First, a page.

• As much as I enjoy cycling at street level, it can be a hugely frustrating experience for longer distance trips on congested routes for a few simple reasons: vehicle fumes; getting stuck behind busses and taxis; and having to stop for a traffic light (for what seems like) every few feet…and this has a nasty habit of happening each time you’ve just gotten going again. Short of being a bike-courier or lycra-clad alpha-male, the SkyCycle would make cycling the hands-down fastest and most convenient way to get around London.

  • Now for the downside: The proposed concept is hugely ambitious, and for the same reasons it could be very difficult and costly to implement in reality. The engineering logistics are complex, and while certainly not impossible, will be costly to implement elegantly without substantial design effort and cost. The SkyCycle also presents other logistical challenges, like the amount of distance required for the access ramp gradients, access for ongoing maintenance, and issues of safety on the SkyCycle network. These aren’t small issues, but I’m inclined to think that they can be solved by the right people if given the necessary political and public support.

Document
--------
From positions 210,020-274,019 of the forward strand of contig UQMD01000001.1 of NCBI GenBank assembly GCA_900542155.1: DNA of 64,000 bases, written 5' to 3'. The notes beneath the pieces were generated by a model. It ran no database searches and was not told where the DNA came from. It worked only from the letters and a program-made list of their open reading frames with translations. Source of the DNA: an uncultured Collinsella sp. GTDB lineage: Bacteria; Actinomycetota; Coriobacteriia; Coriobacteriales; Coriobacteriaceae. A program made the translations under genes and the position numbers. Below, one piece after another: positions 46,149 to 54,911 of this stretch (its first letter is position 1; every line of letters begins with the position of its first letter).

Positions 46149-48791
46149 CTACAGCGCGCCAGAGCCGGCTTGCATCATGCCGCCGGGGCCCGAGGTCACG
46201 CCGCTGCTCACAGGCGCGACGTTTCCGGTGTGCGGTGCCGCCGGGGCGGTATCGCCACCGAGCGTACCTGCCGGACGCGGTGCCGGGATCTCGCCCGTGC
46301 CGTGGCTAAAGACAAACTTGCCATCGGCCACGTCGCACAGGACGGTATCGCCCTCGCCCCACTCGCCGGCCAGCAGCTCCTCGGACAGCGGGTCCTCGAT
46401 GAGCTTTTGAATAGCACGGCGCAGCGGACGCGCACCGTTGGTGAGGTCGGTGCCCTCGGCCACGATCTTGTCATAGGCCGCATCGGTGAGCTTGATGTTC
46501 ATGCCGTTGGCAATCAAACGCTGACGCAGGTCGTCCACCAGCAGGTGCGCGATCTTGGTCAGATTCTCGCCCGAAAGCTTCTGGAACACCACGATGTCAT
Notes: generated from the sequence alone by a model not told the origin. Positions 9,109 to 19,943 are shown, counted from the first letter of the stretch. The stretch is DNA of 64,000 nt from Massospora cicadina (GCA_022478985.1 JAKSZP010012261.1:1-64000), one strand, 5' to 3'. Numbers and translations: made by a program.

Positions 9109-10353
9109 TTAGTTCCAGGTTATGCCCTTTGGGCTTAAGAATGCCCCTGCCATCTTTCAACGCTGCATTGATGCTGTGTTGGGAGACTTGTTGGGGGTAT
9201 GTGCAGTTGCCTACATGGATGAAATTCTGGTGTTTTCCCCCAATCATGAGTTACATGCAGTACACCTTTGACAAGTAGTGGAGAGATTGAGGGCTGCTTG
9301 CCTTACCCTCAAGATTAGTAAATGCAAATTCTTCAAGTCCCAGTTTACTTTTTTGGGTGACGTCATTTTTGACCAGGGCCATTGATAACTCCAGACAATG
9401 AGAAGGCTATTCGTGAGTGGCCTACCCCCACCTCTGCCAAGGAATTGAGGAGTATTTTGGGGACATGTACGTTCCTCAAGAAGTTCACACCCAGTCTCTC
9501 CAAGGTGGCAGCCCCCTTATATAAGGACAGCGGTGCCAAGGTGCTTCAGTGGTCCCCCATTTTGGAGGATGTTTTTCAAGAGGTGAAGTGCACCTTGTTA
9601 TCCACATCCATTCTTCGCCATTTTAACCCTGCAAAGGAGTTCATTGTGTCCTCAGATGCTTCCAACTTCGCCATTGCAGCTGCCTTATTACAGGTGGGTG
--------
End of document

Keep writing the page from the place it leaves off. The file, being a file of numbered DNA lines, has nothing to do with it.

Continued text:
skycycle cycling infrastructure cities

Robert Moses - getting his fair share of posthumous attention

Robert Moses with Battery Bridge model - Wikimedia Commons.